Patients, Caregivers & Families


What are stem cells? What is bone marrow?
Stem cells are most immature, most primitive blood cells. Stem cells can divide and develop into any blood cells, such as red blood cells, white blood cells, and platelets. Stem cells usually live only in bone marrow, not flowing into peripheral blood. So all the blood cells are produced in bone marrow. The biggest amount of bone marrow is in the largest bone in the body, the hip bone.

What is stem cell transplant? What is autologous and allogeneic stem cell transplant?
Transplant is the process to replace your bone marrow, otherwise known as the body’s blood production system. There are 2 types of transplants. One is autologous stem cell transplant, the other is allogeneic stem cell transplant. If your blood system is replaced by your own blood system, it is called autologous stem cell transplant. If your blood system is replaced by someone else’s blood system, it is called allogeneic stem cell transplant.

What is autologous stem cell transplant used for? What is the process?
The purpose of autologous stem cell transplant is to give very high dose chemotherapy to patients. For patients whose tumor (mainly myeloma, lymphoma, or leukemia) responds to chemotherapy but are not cured, the chemotherapy may be much more effective if a higher dose of chemotherapy can be given, and may even be a cure for some lymphomas or leukemias. But too many normal blood cells may be killed also, and the patient may suffer from very low blood counts for a long time. To avoid this problem, we collect patient’s own stem cells beforehand (called stem cell collection or stem cell harvest), freeze and store them. Then, when we start the process of autologous stem cell transplant, we give very high dose chemotherapy to the patient first (this may take about one week for lymphoma patients, one day for most myeloma patients), then we thaw the patient’s own stem cells and give them back to the patient. Stem cell transplant/infusion is done as an IV infusion through a catheter. With autologous stem cell transplant, blood counts will recover most reliably in 2 weeks. Thus, we can give a very high dose of chemotherapy but the period of low blood counts is only about 2 weeks.

Autologous stem cell transplant is shown to improve the disease control and survival in myeloma, lymphoma, and leukemia. Occasionally, it is being used for autoimmune diseases for immunosuppression purposes.

What is allogeneic stem cell transplant used for? What is the process?
The process itself is similar to autologous stem cell transplant. First the patient needs to receive chemotherapy and/or radiation therapy, called “conditioning”. The purpose of conditioning is to destroy the patient’s own bone marrow, both good and bad cells, and also give enough immunosuppression to the patient so that the patient’s body can “accept” the stem cells by the donor. After the conditioning, the patient will receive a stem cell infusion from a donor previously identified. This will take place in the patient’s hospital room by IV infusion. After transplant, it will take about 2 weeks for the cell counts to come back (called “engraftment”).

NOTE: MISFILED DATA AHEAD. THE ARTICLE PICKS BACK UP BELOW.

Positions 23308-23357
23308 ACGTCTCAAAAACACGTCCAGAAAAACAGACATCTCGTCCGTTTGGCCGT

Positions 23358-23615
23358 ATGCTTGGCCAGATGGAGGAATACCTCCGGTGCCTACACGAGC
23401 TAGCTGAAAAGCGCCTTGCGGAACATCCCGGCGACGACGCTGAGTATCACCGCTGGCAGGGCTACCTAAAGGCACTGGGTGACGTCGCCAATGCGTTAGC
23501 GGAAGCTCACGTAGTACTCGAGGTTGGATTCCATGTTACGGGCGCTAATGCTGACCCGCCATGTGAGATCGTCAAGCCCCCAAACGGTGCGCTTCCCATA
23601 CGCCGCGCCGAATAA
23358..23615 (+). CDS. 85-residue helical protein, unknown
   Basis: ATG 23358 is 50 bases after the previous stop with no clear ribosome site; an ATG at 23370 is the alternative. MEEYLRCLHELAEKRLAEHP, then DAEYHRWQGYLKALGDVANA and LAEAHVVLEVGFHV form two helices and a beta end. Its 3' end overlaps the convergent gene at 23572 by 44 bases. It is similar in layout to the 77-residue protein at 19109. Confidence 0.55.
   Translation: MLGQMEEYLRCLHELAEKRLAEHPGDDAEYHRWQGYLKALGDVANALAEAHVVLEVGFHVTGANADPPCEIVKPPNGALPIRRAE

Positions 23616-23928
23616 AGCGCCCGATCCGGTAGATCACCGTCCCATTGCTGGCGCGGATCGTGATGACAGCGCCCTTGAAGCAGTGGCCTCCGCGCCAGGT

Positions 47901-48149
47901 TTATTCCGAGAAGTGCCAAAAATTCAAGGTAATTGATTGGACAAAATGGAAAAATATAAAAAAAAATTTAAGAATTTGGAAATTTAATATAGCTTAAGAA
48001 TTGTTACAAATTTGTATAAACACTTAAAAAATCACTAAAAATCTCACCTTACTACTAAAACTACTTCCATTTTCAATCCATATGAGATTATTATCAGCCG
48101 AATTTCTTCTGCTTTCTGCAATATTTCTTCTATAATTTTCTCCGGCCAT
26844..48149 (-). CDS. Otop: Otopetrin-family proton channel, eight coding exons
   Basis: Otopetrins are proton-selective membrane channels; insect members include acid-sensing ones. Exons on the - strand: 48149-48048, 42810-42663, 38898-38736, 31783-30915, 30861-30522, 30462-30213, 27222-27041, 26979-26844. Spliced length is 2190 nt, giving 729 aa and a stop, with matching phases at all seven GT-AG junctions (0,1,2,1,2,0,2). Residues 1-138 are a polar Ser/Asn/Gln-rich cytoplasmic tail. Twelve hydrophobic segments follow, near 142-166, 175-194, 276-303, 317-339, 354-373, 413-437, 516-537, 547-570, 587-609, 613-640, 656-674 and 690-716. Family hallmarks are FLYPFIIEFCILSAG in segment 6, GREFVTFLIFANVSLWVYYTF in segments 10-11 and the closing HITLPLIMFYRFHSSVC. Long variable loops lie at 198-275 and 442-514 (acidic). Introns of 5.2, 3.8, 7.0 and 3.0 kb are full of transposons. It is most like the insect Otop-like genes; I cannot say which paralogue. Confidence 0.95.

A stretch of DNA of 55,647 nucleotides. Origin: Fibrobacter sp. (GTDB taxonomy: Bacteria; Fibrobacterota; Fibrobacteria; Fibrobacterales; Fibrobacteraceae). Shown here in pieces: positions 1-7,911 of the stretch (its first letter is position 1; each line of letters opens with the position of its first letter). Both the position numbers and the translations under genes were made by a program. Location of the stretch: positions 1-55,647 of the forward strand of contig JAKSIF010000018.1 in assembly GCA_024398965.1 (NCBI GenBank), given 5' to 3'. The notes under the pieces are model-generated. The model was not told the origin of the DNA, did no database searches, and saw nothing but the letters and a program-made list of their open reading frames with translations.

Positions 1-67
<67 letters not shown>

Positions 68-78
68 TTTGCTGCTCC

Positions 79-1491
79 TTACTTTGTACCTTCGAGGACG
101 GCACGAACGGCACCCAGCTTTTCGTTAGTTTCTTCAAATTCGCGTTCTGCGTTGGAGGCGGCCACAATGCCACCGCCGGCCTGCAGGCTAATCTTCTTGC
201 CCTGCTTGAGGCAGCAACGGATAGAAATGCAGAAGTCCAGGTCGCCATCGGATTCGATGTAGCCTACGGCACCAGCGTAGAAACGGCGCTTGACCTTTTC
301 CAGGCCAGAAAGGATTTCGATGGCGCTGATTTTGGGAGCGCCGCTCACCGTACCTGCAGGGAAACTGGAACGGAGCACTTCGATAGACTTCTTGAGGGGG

Allogeneic stem cell transplant is the process to replace the patient’s diseased bone marrow with donor’s healthy bone marrow (or stem cells). So, this process is mainly used for acute and chronic leukemia, myelodysplastic syndrome (MDS), and myelofibrosis and myeloprolifereative disorders (MPD). Also allogeneic stem cell transplant may be used for severe aplastic anemia and bone marrow failure syndrome. In addition, allogeneic stem cell transplant can be used for lymphoma or myeloma patients who relapsed after autologous stem cell transplant, or who have very high risk diseases.

What is leukemia?
Leukemia is cancer of blood cells. Depending on what blood cells become neoplastic (cancerous), leukemias can be divided into myeloid and lymphoid. Also, it is called acute or chronic depending on how fast it progresses.

Acute Myelogenous Leukemia (AML): Almost all patients require chemotherapy. Most of the patients go into remission with chemotherapy but many patients relapse, and almost all relapsed patients need allogeneic stem cell transplant. Allogeneic stem cell transplant is curative in about half of the cases.

Chronic Myelogenous Leukemia (CML): Majority of patients are treated with so-called tyrosine kinase inhibitors (TKI, such as Imatinib (Gleevec), Nilotinib (Tasigna) or Dasatibnib (Sprycel) and go into long-term remission, thus may not need transplant. However, a small fraction of patients are refractory to TKIs and need transplant. A small number of patients also transform to accelerated phase (AP) or blastic crisis (BC), a more aggressive form of the disease, just like acute leukemia. Once the transformation happens, moving into transplant is strongly recommended once the patient in placed back into the chronic phase. Allogeneic stem cell transplant is curative for the majority of cases in chronic phase.